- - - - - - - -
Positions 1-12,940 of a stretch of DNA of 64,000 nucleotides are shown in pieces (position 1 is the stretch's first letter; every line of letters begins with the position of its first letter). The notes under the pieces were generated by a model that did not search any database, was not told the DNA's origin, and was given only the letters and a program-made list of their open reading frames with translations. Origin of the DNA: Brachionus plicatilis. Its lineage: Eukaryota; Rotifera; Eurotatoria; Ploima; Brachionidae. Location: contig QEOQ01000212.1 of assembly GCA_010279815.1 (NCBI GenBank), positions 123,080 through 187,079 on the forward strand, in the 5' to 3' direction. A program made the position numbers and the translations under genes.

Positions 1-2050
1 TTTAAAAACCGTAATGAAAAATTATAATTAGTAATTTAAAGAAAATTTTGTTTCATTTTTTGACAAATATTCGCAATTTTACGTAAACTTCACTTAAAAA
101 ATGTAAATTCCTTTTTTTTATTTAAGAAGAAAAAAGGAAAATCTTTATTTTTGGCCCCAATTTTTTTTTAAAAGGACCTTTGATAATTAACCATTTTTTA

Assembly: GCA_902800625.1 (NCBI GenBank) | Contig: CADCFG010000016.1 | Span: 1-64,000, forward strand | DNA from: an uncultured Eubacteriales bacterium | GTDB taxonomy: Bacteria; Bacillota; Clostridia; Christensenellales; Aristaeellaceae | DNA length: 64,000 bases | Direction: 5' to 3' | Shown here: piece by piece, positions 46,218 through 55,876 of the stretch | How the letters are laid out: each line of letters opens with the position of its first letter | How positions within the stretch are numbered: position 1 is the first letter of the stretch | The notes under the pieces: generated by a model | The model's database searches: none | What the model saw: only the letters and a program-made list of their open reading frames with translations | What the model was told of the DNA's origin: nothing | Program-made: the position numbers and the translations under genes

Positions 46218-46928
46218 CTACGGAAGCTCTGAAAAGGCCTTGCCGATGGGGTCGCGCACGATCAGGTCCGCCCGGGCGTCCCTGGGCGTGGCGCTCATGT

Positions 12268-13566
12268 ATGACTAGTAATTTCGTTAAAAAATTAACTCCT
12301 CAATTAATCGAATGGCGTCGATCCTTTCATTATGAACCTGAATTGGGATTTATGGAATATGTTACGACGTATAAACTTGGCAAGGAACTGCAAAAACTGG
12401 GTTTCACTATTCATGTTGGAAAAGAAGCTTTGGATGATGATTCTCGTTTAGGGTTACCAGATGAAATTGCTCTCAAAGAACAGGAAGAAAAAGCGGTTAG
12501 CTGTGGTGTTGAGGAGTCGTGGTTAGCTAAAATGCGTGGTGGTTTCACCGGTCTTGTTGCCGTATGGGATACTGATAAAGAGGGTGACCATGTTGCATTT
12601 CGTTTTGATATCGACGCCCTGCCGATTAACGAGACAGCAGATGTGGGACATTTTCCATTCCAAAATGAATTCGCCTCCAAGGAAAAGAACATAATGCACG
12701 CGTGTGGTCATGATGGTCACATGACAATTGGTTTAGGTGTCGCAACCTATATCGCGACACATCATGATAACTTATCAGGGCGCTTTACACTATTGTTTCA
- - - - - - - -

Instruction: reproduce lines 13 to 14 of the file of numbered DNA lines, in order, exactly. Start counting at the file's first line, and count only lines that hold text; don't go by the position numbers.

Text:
12601 CGTTTTGATATCGACGCCCTGCCGATTAACGAGACAGCAGATGTGGGACATTTTCCATTCCAAAATGAATTCGCCTCCAAGGAAAAGAACATAATGCACG
12701 CGTGTGGTCATGATGGTCACATGACAATTGGTTTAGGTGTCGCAACCTATATCGCGACACATCATGATAACTTATCAGGGCGCTTTACACTATTGTTTCA